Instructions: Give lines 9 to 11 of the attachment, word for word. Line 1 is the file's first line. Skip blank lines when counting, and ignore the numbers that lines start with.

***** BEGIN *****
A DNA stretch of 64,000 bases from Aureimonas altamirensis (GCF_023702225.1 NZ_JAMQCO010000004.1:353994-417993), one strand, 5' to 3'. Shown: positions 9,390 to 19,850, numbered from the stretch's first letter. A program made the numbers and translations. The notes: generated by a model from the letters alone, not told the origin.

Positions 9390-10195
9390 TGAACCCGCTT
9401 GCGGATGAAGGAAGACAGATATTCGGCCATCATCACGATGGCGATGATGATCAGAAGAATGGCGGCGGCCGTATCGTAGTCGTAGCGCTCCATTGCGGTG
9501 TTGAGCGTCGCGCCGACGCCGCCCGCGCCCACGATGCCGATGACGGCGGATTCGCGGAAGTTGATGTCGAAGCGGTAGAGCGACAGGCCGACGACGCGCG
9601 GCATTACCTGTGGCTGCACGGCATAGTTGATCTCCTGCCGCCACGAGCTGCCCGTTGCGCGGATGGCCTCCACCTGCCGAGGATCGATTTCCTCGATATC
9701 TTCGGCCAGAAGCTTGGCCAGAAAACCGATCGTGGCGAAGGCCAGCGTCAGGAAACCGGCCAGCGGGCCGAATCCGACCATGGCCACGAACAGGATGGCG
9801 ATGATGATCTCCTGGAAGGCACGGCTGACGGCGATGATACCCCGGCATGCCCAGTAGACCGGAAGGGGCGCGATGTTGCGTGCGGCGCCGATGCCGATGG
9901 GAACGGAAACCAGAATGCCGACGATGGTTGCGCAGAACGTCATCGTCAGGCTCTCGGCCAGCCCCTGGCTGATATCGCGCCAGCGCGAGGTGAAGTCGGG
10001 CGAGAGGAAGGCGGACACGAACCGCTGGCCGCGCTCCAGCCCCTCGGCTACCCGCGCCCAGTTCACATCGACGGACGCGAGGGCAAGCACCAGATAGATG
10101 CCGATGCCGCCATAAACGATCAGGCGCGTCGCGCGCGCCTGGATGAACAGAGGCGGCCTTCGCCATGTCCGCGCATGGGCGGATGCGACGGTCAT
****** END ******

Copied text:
9901 GAACGGAAACCAGAATGCCGACGATGGTTGCGCAGAACGTCATCGTCAGGCTCTCGGCCAGCCCCTGGCTGATATCGCGCCAGCGCGAGGTGAAGTCGGG
10001 CGAGAGGAAGGCGGACACGAACCGCTGGCCGCGCTCCAGCCCCTCGGCTACCCGCGCCCAGTTCACATCGACGGACGCGAGGGCAAGCACCAGATAGATG
10101 CCGATGCCGCCATAAACGATCAGGCGCGTCGCGCGCGCCTGGATGAACAGAGGCGGCCTTCGCCATGTCCGCGCATGGGCGGATGCGACGGTCAT